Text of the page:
Posted - Jun 08 2015 :  6:43:49 PM  Show Profile  Reply with Quote
Today we had no issues morning or night. In fact this evening I went out a little early to brush her and hang out and she went to the stanchion and looked for a treat. I asked her if she was ready to milk and she looked at me like, "Uh lady, that's what we do, right?" I went and got all my stuff and milked her and she was wonderful. Mind you, I'm not letting her out of the pen yet. We are going to get the halter figured out first! My husband walked her around in the pen with it some today, but it was a crazy day for the kids and I so I didn't get a chance to see what he did. I'll find out soon.
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NellieBelle

10996 Posts


Posted - Jun 08 2015 :  6:58:46 PM  Show Profile  Reply with Quote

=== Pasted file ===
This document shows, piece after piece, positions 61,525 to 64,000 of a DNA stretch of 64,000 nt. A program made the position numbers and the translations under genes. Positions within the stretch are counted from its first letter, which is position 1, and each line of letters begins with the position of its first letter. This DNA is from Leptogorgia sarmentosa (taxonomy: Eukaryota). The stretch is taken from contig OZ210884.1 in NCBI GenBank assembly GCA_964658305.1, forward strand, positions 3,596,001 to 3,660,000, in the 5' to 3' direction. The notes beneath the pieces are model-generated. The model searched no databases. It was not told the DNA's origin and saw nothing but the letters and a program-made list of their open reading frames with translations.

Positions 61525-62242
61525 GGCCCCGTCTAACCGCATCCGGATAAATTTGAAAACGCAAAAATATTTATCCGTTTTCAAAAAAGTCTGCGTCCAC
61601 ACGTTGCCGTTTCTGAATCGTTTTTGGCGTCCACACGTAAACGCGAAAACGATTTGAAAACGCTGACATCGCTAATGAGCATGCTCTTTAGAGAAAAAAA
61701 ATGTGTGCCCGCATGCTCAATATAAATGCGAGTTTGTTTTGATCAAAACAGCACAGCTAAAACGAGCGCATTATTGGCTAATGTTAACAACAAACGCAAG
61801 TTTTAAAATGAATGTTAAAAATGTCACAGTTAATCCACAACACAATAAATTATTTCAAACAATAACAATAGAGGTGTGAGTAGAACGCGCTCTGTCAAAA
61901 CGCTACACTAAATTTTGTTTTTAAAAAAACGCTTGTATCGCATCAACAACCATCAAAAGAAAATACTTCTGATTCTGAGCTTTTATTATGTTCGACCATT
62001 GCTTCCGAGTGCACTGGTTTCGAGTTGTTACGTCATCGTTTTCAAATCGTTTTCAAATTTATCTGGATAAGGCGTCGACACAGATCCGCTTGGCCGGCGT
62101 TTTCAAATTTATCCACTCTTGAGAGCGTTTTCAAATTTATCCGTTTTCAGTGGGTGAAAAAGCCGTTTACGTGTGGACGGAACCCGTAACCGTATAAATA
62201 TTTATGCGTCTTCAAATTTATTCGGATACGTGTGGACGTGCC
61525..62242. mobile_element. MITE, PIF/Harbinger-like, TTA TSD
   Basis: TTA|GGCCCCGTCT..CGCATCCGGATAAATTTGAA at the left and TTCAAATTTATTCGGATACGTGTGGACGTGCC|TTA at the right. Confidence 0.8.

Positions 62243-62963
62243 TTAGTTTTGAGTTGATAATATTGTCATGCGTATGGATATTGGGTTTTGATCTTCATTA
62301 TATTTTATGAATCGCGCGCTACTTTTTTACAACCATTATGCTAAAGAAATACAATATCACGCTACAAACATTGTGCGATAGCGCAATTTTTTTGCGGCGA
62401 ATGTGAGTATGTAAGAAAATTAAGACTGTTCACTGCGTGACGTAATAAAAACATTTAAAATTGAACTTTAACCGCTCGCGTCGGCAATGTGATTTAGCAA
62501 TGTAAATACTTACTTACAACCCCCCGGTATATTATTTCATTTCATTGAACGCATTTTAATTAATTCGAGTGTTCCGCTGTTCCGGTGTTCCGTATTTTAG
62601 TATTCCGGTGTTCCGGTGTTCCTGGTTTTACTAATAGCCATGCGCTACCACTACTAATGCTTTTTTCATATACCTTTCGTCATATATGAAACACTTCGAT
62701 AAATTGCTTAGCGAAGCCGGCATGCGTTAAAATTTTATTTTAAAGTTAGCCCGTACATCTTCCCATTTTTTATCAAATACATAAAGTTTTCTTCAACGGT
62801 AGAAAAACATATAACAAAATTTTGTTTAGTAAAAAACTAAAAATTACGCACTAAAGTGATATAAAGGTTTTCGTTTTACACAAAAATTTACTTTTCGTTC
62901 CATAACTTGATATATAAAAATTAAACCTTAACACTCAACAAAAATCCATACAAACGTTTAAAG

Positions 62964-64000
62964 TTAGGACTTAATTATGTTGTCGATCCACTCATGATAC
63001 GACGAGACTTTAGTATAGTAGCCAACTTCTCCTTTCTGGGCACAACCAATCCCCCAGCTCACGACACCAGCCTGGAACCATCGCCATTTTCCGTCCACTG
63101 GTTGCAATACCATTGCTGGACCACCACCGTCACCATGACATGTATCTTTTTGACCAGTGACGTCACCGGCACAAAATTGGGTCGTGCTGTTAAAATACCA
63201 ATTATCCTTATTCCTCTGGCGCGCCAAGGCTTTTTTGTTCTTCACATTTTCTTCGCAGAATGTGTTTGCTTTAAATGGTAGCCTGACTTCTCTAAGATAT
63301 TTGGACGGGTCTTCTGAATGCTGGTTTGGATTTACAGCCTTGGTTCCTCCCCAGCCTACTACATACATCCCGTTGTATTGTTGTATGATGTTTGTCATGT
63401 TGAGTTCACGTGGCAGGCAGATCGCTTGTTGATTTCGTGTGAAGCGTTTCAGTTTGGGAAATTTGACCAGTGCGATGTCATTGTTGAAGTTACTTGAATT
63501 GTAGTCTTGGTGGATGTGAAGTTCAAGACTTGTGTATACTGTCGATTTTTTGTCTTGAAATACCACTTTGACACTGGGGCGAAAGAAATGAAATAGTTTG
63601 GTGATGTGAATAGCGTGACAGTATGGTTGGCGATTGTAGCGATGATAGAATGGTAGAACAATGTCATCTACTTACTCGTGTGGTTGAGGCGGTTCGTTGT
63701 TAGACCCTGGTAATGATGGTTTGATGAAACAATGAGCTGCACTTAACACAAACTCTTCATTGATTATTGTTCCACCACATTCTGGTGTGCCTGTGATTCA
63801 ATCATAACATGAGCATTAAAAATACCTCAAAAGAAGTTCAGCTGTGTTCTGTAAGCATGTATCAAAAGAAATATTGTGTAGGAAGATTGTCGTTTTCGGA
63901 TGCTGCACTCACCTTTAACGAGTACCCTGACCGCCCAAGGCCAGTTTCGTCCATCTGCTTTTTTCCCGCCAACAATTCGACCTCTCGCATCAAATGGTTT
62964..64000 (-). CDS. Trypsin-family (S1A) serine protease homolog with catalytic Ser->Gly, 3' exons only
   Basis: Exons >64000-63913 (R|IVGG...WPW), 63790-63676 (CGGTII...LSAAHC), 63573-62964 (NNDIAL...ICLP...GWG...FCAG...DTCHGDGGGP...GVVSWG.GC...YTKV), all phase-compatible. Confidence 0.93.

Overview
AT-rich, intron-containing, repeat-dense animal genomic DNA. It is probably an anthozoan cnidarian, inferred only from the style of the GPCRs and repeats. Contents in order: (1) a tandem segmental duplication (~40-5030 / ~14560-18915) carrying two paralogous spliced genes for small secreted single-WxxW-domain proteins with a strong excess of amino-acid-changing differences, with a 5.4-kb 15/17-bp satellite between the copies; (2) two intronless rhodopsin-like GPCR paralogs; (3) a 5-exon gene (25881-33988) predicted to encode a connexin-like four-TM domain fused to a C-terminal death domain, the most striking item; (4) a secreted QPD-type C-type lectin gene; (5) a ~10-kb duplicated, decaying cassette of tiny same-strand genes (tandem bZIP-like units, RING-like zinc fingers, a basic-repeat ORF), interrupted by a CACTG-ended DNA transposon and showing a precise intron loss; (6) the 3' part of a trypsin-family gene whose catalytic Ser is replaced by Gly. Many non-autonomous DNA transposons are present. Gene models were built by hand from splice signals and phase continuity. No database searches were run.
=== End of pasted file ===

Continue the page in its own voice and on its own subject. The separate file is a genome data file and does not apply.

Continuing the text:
So glad things are going better today Keeley. Makes life easier.

To laugh is human but to moo is bovine. Author Unknown
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CloversMum

3479 Posts


Posted - Jun 16 2015 :  08:44:44 AM  Show Profile  Reply with Quote
How are things going with Elli now? Is she still doing great during milking?

Loving life and family on our Idaho farm, Meadowlark Heritage Farm; A few Jersey cows; a few alpacas; a few more goats, and even more ducks and chickens
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maryjane

6836 Posts


Posted - Jun 16 2015 :  11:57:18 AM  Show Profile  Reply with Quote
Animals have their moods just like we do. As I geared up to start milking my seasoned milkers again, Miss Daisy and Sally O'Mally, I realized I was a tad nervous--it's been a while--they've just given birth--they have to be separated from their babies, etc.